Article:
Personalization, Sustainability and Apps Stand Out in 2020 Event Trends

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"Experience is not something that you try to emulate. It's part of your design. It's part of your culture. One of the most valuable things a destination or a venue can offer is their support in incorporating their uniqueness and culture into that experience, and that extends to professional services and expertise."

That's from an article on today's Event Management Blog (now a part of Skift) from Julius Solaris. I recently visited Bob and Joseph Coleman of the Coleman Report at an event they did here in Washington, D.C. for their small business banking audience. The happy hour mixer, which preceded a full-day event, took place in a very impressive law firm office. As the Event MB article said, the venue enhanced the uniqueness and culture of Coleman's event. People were smiling, interacting and felt comfortable and important in a top DC building near the White House.

I've seen a lot of event trend articles lately; here are some that I believe apply to SIPA members:

Gamification remains popular. In their 100 event trends for 2020, The Event MB Studio team found that 10% of the apps they analyzed listed gamification features as part of the app. "Drive traffic through the exhibit floor by rewarding points for connecting to sponsors' booths; let people win rewards for acing a quiz on the keynote. Leaderboards and awards have proven particularly effective, as attendees compete against one another for more recognition as well." Our BIMS event had a very popular engagement leaderboard with a 2020 registration as the prize.  

The new job: event technologist. "Event technologists will be largely responsible for planning and implementing the technological strategy of their organization's events programs," wrote the Event MB team. "They may be involved in sourcing the technology, and will probably be the point-of-contact for tech suppliers. Event technologists will need to be problem solvers with a strong penchant for data collection and analysis. Event technologists will take event and organization KPIs and translate the data gleaned from their tech stack into ROI reports."

Diverse speaker lineups. There's no excuse anymore for a speaker lineup that lacks women or young people or people of color. I find that it just takes a little more digging—a look at your LinkedIn connections and their connections, or going through the week's headlines in your niche—but it could be well worth it because a diverse speaker lineup should also diversify, and increase, your attendees.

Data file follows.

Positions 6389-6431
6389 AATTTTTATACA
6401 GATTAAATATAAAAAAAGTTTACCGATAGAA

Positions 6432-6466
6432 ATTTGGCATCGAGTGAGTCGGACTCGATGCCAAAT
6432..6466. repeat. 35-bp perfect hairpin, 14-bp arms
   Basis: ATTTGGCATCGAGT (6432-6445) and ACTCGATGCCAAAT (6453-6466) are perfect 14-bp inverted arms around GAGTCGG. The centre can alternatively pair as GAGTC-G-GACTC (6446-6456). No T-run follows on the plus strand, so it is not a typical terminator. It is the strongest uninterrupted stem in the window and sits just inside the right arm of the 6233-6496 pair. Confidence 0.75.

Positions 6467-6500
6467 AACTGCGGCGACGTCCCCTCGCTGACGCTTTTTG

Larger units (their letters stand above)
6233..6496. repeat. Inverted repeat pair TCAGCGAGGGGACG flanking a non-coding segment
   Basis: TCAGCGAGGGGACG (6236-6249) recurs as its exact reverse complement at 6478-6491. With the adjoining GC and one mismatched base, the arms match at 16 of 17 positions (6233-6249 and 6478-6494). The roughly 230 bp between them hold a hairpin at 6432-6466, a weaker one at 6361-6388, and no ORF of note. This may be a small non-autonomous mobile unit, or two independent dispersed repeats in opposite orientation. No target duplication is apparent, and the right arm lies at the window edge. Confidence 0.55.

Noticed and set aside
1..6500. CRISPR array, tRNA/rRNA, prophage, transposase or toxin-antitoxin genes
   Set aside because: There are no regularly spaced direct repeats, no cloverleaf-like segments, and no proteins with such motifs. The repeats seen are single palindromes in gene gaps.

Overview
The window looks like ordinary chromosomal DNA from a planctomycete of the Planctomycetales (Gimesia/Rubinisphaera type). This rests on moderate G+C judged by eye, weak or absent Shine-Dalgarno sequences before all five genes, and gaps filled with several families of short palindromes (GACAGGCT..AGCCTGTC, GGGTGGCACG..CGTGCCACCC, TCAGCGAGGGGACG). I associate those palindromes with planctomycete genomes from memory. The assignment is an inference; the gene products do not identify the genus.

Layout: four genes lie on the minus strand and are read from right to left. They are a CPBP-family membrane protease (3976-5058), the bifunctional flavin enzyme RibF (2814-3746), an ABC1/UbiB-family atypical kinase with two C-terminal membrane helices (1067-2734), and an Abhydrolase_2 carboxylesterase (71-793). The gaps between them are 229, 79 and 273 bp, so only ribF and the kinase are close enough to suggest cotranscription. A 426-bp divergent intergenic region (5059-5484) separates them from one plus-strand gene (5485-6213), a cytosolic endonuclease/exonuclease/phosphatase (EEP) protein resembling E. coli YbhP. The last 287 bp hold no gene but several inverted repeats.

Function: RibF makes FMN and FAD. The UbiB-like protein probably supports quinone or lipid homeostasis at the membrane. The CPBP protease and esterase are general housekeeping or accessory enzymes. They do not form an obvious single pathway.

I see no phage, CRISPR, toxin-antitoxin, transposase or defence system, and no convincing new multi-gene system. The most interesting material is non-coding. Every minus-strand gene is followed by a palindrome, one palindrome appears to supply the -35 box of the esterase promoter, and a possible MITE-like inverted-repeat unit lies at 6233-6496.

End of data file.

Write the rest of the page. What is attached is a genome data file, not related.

Better analytics dashboards. "For 2020, I see an appetite for aggregated analytics dashboards," said Adam Parry, editor, Event Industry News, in an article on the site G2Planet. "These dashboards pull data from multiple sources such as CRM's, registration solutions, marketing platforms, and social media. They will help whole organizations make data-driven decisions rather than basing them on historical experience or opinion."

Tracking onsite engagement. "The biggest tech trend will be analyzing attendee behavior as part of an integrated event management pipeline," said JT Long, content chief, Smart Meetings, in her response. "[That pipeline will] track activity from interest to registration, emotional responses, engagement with content, and learning over time after the event to inform better future content and create lasting relationships with the company and other attendees."

Sustainability. Event organizers are looking for apps that reduce their paper consumption and waste, doing away with the need for big programs. You're seeing more vegan choices for meals and snacks. Look at past years' budgets to see what areas you over-used and which were on par with your budget. Identify which area you want to target and track the biggest impact.

Even more personalization. As I mentioned yesterday in the story on workshops, some organizations are reaching out to attendees before a conference to help them set up a personalized agenda—and even to know which groups to put them in at a workshop. A recent study by Salesforce found that 84% of customers say being treated like a person, not a number, is very important to winning their business. And delivering personalized experiences drives customer loyalty, with 70% saying a company's understanding of their individual needs influences their loyalty.

Ronn Are you subscribed to the SIPAlert Daily?
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Ronn Levine began his career as a reporter for The Washington Post and has won numerous writing and publications awards since. Most recently, he spent 12 years at the Newspaper Association of America covering a variety of topics before joining SIPA in 2009 and SIIA in 2013 as editorial director…